RTT #04 — Setting Static IP Address on Ubuntu 18.04LTS Desktop with NetworkManager
I am no network expert. In fact, it might just be my worse subject at school. But rest assured, I’m working on that (or will be working on it). I’m used to setting static IP addresses using netplan with networkd on virtual machines running on bridge mode, but it just so happens that for my most recent use case, I can’t run whatever I’m planning to run from a VM. It must be on the host directly. Ubuntu 18.04LTS Desktop on an Alienware 15 runs NetworkManager by default and not networkd.
I panicked. Luckily, I have my good friend CJY to help me out — and the solution was pretty basic you might laugh at me how obvious it is. But as I’ve said, I was a pretty lousy student.
- Open up “Network Settings”.
2. Click on the gear icon next to the network you are connected to.
3. On the “IPv4” tab, set “Addresses” to your desired configurations, and “DNS” to
184.108.40.206. 220.127.116.11 .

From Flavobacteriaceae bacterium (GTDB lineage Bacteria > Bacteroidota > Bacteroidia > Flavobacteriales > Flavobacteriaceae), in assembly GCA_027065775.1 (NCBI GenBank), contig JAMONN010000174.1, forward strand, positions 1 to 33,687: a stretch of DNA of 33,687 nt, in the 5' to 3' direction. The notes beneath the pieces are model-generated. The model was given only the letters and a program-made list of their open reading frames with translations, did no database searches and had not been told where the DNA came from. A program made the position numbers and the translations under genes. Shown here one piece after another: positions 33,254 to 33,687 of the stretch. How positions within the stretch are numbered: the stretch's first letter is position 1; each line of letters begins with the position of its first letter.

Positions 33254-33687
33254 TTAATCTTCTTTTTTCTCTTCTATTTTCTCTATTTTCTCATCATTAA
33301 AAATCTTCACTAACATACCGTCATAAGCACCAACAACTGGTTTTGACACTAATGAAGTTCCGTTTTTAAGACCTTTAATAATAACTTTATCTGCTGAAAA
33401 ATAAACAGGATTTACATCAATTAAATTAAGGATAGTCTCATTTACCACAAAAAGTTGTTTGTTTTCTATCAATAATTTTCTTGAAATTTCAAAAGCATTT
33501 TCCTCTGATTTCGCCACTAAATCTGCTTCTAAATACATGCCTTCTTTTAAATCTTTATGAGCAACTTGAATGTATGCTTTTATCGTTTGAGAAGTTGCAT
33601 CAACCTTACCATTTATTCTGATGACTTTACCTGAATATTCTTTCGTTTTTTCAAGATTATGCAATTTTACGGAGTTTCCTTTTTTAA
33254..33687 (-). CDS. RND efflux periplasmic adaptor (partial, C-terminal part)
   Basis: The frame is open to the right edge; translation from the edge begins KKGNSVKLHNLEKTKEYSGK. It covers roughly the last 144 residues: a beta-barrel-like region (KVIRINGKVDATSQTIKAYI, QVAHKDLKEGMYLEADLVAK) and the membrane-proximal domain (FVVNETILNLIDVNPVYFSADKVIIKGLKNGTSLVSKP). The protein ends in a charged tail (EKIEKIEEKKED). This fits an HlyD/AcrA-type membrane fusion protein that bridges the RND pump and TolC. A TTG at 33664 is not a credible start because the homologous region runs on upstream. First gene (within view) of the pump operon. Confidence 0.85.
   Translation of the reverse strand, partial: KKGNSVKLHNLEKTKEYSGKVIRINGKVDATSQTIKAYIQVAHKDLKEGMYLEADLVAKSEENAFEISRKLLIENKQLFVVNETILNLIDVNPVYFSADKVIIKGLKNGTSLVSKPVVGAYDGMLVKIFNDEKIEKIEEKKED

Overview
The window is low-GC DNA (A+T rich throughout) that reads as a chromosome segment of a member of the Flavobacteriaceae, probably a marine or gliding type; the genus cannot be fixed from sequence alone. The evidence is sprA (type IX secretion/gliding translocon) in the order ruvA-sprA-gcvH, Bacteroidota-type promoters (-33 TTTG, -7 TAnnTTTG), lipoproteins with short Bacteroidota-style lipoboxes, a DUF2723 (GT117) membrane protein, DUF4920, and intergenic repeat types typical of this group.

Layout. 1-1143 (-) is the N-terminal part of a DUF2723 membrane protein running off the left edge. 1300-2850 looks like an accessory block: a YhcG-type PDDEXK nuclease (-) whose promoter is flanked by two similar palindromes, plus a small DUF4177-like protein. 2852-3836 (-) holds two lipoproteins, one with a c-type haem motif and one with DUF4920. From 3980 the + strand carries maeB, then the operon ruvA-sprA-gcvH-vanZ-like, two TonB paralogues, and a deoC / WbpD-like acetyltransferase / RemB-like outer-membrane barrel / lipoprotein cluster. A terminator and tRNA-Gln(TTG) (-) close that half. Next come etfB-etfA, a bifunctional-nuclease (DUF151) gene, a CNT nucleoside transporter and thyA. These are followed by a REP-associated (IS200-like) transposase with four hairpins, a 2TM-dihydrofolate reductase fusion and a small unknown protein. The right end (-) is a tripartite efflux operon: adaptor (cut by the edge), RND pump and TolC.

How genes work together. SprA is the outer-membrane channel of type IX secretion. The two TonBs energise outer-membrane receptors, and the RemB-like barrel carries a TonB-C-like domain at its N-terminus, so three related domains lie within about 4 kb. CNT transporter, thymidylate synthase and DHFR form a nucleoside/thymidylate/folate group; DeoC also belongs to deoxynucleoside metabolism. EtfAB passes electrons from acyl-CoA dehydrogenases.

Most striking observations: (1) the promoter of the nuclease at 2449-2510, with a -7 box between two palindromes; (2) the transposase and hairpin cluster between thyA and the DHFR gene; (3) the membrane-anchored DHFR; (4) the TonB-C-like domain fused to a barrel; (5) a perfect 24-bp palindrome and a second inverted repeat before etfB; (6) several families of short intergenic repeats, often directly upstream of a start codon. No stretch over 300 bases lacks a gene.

Now, disconnect and reconnect to the network. You will see that your IP address as as desired. You can check it with
ip a .
There you have it — a super simple way to set static IP using NetworkManager.
Hi! Welcome to my third RTT (“Random Tech Tips”) — a series (updated sporadically, when some things come up and I feel like I would totally need that stuff for future reference) for various mini-guides in IT (and other computer things like coding, data science, etc.) that teaches you how to achieve certain things in a day-to-day of a constantly learning IT person. More than anyone the content of this series will be useful to me, who, given the nature of my day-job, will inevitably go through these sort of things repeatedly in the course of my career. But I hope it will help you achieve that certain thing too if that’s what you’re here for.